As he prepares to retire in January 2012, Cedar Fair’s longest serving executive reflects on his time in the industry and what lies ahead.
With 11 amusement parks, seven waterparks and five hotels across North America Cedar Fair is one of the largest regional amusement-resort operators in the world. Richard L Kinzel, 70, began his industry career in 1972, working for three years in food service at Cedar Point before becoming director of park operations. After a stint at Valleyfair in Minnesota, he was named Cedar Fair president and CEO in 1986, and has also served as chairman and president of the board. During his leadership, Kinzel introduced the world’s first 200-feet, 300-feet, and 400-feet rollercoasters, and added five former Paramount parks into the Cedar Fair portfolio. A former Ernst & Young Entrepreneur of the Year for Northwest Ohio, he was inducted into the IAAPA Hall of Fame in 2006.
Is the US industry still in the doldrums? How does it get out of it?
Certainly with a 9% unemployment rate, the US entertainment industry is not attracting the guests we need to maintain our capital expenditure levels. At some point, either capital expenditure is going to be reduced and/or pricing will increase.
It was your idea to introduce Magnum XL-200 in 1989, the first rollercoaster to exceed 200ft in height. Why was that important?
Cedar Point needed a marquis ride and coasters have always been popular. We had not introduced a major new ride at Cedar Point since Gemini in 1978, the tallest coaster in the world at that time at 125ft.
Is the Roller Coaster Arms Race over?
I hope not. However, the costs of raw materials, mainly steel, and the economy make it very difficult to justify 200ft+ steel coasters for seasonal parks.
Cedar Fair has allowed individual parks to keep their own identities rather than imposing a group-wide rebranding. How important is this?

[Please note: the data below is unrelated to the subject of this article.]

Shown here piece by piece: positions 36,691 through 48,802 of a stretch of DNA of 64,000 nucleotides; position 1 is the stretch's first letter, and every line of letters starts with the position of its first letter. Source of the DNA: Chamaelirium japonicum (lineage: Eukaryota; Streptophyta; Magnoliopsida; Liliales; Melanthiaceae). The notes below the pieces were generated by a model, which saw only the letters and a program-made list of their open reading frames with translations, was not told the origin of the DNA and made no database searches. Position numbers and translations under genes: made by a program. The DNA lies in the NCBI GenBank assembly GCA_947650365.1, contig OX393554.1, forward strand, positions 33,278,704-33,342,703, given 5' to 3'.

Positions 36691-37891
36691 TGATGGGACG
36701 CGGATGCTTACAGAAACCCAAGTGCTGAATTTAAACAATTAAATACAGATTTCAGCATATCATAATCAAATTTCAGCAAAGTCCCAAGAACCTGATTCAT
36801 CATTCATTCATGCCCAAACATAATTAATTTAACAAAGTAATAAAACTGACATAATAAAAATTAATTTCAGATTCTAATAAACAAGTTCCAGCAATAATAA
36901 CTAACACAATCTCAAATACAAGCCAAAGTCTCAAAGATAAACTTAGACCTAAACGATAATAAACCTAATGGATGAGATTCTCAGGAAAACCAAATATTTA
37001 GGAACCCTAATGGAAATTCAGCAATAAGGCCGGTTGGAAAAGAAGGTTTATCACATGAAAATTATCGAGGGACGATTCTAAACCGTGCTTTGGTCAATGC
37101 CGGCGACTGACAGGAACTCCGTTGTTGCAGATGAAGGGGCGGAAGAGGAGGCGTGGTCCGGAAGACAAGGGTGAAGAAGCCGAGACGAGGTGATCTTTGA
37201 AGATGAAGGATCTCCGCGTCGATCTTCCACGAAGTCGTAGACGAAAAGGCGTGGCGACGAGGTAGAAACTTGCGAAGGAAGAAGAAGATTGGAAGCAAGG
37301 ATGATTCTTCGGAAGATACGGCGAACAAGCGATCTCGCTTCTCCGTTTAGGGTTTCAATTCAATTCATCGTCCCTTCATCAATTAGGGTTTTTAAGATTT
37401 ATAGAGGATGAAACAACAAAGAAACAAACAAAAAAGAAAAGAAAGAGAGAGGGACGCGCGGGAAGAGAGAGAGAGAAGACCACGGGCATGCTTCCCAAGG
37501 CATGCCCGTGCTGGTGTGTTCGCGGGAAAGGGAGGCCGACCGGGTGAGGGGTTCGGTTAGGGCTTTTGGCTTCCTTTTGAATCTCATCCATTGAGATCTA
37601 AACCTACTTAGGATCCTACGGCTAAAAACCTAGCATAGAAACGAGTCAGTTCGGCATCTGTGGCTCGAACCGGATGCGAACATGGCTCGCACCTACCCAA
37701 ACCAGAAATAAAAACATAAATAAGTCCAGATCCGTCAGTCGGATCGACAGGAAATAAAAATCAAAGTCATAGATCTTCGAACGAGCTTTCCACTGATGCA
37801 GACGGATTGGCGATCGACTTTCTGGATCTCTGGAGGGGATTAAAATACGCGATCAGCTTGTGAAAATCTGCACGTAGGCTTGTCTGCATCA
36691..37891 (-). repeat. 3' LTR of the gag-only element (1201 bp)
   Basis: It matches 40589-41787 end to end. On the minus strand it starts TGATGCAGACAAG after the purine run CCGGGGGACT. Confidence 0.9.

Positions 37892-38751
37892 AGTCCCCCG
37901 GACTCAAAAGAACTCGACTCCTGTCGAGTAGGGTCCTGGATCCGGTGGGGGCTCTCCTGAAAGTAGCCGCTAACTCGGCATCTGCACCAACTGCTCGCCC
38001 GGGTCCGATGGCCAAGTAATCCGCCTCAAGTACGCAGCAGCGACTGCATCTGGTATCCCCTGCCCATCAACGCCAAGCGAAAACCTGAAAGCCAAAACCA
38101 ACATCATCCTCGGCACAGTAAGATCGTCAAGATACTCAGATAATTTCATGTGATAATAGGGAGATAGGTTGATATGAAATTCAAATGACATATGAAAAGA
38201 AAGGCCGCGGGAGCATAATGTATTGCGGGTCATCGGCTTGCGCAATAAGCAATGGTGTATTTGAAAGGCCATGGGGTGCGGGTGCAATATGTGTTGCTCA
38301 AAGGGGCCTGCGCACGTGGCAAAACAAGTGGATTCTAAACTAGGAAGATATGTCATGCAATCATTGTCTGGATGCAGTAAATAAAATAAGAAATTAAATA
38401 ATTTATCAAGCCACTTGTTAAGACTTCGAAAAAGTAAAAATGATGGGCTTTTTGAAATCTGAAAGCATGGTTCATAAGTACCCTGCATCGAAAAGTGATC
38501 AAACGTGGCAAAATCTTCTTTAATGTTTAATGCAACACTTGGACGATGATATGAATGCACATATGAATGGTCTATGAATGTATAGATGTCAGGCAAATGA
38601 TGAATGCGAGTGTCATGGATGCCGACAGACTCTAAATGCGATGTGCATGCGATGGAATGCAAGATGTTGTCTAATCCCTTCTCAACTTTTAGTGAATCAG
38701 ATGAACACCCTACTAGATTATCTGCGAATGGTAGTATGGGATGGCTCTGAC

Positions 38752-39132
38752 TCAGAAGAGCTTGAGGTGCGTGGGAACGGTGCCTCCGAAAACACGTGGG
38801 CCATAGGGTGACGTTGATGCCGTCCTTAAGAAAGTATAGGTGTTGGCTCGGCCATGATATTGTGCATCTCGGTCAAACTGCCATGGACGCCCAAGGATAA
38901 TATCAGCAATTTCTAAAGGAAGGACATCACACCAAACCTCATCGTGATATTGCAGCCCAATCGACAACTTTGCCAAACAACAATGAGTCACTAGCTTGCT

Very important. Each market is different – demographics, cultures and traditions. For example, Cedar Point, Kings Island and Canada’s Wonderland are geographically very similar, however, we market each in its own unique way, specific to cultures and traditions of the region.
Canada’s Wonderland is now believed to be the fastest growing park in your group. Why is it doing so well?
We do not discuss attendance on an individual park basis so I am not sure where that information is coming from. However, I will say that our four large parks – Cedar Point, Kings Island, Knott’s Berry Farm and Canada’s Wonderland – all do about the same amount of attendance. The last few years the park with the best weather won the attendance game. Thus, weather and economic diversity were major decision makers when considering the Paramount acquisition.
How has the arrival in the US of European players such as Merlin Entertainments and Parques Reunidos affected the market and do you expect any further consolidation?
In today’s economic environment, you can never predict what will happen, however every primary market in the US already has a major theme or amusement park. Our competition in most areas is ourselves. New players have no significant affect on how we market or present our products.
Did the group ever explore any opportunities outside North America? Do you think it will in the future?
I have never looked outside of North America. The new management team and the board of directors may have a different point of view going forward.
How much of your retirement will you spend visiting amusement parks? What are your other plans?
In all honesty, I haven’t even thought about retirement. I have never had any hobbies outside of this industry. When you don’t have to work, you don’t need hobbies. I have always said I have not had to work for the past 40 years. Retirement will not be a challenge for me, but for Judy, having me around the house will be a big challenge.